Learning as much as you can about your competition is an excellent entrepreneurial strategy and a marketing must. Ideally, you should obtain this information before you open and while you are writing your business plan. Some entrepreneurs work for their competition before starting a new business. They try to learn all the ins and outs of the business ahead of time.
One of the best strategies to learn more about your competition is to locate a competitor at a distance. Often, your direct competitors will not divulge much information about their operation. You will be more likely to obtain significant industry and competitive information from a competitor outside your geographic area. Try to find several competitors in other states who operate the same type of business in a similar demographic area.
For example, contact your industry trade association and inquire about the industry leaders with a comparable business in another part of the country. Call or visit those entrepreneurs. Because they will not view you as a direct competitor, they are likely to share a wealth of information with you.
Go to your library and access an information database that contains an industry periodical and journal index. Work with the business librarian to properly search this data source. Look through INFO-TRAC, a database that lists published articles providing both industry and competitive information.
Go to your local city hall to see if any financing statements have been filed on your competitors’ pledging collateral. Or check with the secretary of state to see if any liens have been placed on their collateral. Publicly held companies publish annual and interim reports with various governmental bodies. The New York Stock Exchange listing applications and the Securities and Exchange Commission’s 10-K and 10-Q forms include offering circulars for new security issues. Some states publish an annual statement of condition about the corporation issuing new securities.
For privately held companies, you should talk to potential suppliers. Ask them what services your competitor provides. Try to estimate how much volume they can handle. Talk to dealers, reps, and distributors. Find out what they think about competing firms. Sometimes these people enjoy talking about the problems and concerns they have-for example, the problems they have encountered with late deliveries.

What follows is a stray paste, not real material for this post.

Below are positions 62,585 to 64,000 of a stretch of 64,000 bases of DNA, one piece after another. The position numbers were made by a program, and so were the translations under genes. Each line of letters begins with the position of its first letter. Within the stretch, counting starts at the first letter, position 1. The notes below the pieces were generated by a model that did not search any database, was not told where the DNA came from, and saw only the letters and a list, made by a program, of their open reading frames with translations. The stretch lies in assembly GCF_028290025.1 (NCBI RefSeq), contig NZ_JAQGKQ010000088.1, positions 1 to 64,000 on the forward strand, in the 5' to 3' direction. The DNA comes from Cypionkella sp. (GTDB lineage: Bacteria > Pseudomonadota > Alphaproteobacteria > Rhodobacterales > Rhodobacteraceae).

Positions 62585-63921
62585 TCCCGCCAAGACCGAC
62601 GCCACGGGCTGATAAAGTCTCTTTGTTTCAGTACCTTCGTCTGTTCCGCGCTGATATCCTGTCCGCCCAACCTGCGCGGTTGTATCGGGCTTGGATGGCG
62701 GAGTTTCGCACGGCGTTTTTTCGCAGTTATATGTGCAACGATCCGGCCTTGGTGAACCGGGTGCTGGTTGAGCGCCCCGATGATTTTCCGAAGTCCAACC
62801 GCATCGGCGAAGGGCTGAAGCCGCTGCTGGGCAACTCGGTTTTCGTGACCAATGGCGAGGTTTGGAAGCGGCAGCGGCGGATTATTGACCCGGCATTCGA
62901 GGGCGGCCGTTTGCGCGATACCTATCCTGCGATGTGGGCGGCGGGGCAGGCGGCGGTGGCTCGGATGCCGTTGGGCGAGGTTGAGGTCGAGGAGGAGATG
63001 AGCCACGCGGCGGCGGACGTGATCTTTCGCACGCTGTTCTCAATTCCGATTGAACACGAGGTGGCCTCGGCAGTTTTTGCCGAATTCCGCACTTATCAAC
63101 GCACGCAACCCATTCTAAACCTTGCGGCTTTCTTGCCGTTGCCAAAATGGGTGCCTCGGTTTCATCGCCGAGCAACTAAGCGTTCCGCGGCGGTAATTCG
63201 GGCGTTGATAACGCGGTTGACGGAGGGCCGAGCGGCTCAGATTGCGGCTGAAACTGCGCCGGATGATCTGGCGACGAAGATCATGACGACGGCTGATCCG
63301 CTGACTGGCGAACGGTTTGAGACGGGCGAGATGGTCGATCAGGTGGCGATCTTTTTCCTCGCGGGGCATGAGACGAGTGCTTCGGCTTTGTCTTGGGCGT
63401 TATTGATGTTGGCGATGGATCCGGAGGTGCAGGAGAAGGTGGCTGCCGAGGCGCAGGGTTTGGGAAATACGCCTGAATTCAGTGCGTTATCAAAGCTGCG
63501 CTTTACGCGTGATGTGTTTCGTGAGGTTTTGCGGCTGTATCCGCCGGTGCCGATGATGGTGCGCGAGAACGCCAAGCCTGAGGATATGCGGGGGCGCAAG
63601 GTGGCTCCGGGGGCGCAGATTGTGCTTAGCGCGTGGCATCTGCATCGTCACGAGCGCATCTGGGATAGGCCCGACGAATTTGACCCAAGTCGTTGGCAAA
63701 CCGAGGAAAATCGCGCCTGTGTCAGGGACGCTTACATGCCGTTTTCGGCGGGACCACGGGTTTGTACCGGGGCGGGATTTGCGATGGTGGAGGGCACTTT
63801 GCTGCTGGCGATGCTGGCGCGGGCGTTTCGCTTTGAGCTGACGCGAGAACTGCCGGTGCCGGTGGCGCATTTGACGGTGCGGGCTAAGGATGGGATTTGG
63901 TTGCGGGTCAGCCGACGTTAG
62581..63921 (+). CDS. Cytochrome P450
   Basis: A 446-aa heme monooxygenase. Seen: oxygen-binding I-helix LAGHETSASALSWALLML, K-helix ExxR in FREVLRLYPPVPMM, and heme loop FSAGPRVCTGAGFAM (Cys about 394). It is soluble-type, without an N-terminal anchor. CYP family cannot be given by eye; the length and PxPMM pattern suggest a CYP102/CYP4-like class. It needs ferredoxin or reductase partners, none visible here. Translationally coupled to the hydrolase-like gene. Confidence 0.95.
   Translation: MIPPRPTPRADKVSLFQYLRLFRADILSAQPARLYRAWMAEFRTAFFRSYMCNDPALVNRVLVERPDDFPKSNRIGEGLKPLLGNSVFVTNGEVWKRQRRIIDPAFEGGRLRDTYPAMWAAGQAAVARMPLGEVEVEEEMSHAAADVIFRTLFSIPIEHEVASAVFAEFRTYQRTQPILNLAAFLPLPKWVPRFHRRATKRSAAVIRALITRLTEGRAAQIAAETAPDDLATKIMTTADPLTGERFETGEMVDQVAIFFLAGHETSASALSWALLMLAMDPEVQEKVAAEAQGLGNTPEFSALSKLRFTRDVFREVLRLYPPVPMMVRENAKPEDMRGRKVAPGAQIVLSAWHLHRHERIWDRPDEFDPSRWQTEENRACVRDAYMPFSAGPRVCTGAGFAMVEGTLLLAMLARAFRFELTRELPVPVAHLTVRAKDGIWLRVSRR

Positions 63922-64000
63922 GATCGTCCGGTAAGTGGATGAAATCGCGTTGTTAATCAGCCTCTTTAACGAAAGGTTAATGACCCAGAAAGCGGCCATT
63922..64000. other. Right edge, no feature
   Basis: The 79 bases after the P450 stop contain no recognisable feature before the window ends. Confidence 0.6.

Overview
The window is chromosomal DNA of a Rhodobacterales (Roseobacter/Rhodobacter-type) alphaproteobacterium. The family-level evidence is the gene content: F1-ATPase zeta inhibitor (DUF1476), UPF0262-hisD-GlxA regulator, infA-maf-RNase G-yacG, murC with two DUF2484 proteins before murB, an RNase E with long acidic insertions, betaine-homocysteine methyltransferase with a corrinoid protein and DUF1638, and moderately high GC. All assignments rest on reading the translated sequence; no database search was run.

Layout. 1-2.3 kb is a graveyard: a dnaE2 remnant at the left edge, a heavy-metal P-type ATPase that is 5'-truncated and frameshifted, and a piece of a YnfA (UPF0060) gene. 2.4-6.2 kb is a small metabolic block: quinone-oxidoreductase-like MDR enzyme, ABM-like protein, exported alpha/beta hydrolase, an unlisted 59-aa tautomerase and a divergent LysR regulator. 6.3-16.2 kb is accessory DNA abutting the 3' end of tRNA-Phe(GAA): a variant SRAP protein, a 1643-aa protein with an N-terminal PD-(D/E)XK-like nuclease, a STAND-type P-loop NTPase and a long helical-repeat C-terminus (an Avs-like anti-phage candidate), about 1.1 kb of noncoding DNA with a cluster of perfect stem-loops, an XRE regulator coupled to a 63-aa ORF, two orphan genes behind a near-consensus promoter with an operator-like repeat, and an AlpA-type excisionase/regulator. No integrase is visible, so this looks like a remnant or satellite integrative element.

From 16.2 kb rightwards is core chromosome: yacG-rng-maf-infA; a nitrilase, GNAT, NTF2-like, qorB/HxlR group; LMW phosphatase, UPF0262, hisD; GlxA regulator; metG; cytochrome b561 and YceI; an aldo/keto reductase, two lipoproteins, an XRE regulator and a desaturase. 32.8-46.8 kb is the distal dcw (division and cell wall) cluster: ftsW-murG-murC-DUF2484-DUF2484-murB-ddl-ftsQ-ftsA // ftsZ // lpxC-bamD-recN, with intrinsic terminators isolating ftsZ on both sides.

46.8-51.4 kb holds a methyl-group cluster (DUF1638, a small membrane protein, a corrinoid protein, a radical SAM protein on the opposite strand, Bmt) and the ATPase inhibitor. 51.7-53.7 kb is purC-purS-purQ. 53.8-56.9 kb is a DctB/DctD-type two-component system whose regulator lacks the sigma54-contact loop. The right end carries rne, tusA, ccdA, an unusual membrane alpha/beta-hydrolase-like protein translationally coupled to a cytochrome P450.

Find former employees who have worked for your competitors. Ask them about the problems at your competitor’s place of business. Do some comparison shopping. Analyze your competitor’s place of business. The more information you obtain, the better prepared you will be to plan your marketing strategy and to launch your new business.
Another strategy is to seek out contact with your competitors’ customers. Try to determine what they like about the business and what aspects they are dissatisfied with. If possible, conduct a telephone survey or attend a meeting where competitors’ customers will be present. Attend a local or national trade association meeting or convention where you will find a variety of competitors and suppliers. Introduce yourself, ask questions, and listen. Finally, ask your banker, accountant, or attorney for information about/your competition or your industry.
Once you launch your venture, continue accumulating competitive information. Projecting market trends and determining your competitors’ strengths and weaknesses is an ongoing activity that can give you a competitive edge in the marketplace.
For online businesses, a simple look at a competitor’s website will give clues about search terms they are targeting. We worked for an online wine information site and were asked to check out a rival. Looking at their pages we were able to identify that they were aiming to appear in the search results for the phrase u-line beverage center. We worked that out via clues such as the URL and how many times the keyword was used. We advised our customer to create a page about wine coolers and market it appropriately.